The Guitar Seminar was created and directed by Shea Welsh (MM ’01), who earned a master’s degree from the Studio Guitar program. A guitarist, songwriter, producer and educator, Welsh has shared the stage with the likes of U2 and the Red Hot Chili Peppers, can be heard on film and TV, and is a Blujazz recording artist who performs jazz regularly. 

“After I earned my Master’s degree from the Studio Guitar program, I was asked by then chair of the department, Richard Smith, to create and run the USC Summer Guitar Seminar,” Welsh said. “The clean template allowed us to design a program that would really give an aspiring young guitarist a true taste of what majoring in music would be like while also filling in gaps of knowledge in theory, sight-reading, improvisation, ensemble performance practices, and an introduction to composing and songwriting.”

In addition to Welsh and Stoubis, exceptional Thornton faculty members Steve Trovato and Tim Kobza have taught annually in the program, and many other faculty and alumni come in for guest seminars or master classes. 

Photos courtesy of Shea Welsh, Nick Stoubis, Steve Trovato; Photo of Tim Kobza by Robin Stark

The primary purpose of the program, Welsh said, is to teach students about music and guitar and to help them develop their playing skills at the highest level possible.

“As high school guitarists can vary wildly in their formal musical education, we always made the main requirement and qualification be a student’s willingness to work hard and tackle the challenges of a rigorous program,” Welsh said. 

For a full month on campus, students attend daily classes and clinics with Studio Guitar faculty and other renowned guitarists and educators. In addition to studying theory, technique, sight-reading and songwriting, students learn about the profession, attend concerts in Los Angeles and get multiple opportunities to perform.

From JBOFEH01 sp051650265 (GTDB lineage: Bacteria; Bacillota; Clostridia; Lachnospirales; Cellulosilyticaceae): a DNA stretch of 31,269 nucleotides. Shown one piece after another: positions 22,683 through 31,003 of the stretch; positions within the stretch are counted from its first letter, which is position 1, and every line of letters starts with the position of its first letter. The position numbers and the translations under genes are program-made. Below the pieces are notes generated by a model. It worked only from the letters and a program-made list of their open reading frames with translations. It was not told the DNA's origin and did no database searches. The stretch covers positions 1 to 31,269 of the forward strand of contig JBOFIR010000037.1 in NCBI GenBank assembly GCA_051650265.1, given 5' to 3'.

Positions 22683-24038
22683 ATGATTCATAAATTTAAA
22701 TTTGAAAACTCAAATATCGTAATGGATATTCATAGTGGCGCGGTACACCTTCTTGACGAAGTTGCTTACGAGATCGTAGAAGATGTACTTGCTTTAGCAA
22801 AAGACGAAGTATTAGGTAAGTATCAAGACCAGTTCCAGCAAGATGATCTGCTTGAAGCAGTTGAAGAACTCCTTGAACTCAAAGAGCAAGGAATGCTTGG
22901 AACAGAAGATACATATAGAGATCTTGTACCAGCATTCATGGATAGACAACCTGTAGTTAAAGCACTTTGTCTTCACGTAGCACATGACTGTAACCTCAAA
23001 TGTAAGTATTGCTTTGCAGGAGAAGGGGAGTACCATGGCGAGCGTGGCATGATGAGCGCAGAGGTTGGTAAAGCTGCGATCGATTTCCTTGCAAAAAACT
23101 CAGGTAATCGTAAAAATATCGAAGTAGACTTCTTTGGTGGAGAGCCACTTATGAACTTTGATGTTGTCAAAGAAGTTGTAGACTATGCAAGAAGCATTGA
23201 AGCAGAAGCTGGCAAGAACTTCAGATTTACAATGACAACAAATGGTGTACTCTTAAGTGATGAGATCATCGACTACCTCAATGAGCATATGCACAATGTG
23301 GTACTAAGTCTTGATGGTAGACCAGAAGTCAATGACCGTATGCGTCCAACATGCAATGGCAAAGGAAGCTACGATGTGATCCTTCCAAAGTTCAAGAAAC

“It prepares students for studying music and provides them with prerequisite skills, including rehearsing music, working with other musicians, professionalism, common practices in the profession, collaborating with other musicians, collaborating with faculty, and communication of ideas, whether musical or beyond. It serves them well whether they choose to apply to USC or any other music school,” said Stoubis, who had just received an email from a seminar alum who had earned a DMA. 

He added that other seminar alumni were currently in Thornton’s DMA program. And, like Miller, many alumni of both the seminar and USC have built successful careers. 

Tim Kobza in the studio classroom with a student. (Photo by Robin Stark)
Steve Trovato with a student at USC Thornton. (Photo by Ian Evenstar)

For example, after earning his bachelor’s degree in Popular Music, singer-songwriter-musician Alec Benjamin (BM ’10) had a 2018 hit, “Let Me Down Slowly,” on the top 40 in 25 countries; it garnered 1.4 billion listens on Spotify. His 2020 album climbed to No. 8 on Billboard’s Top Album Sales chart.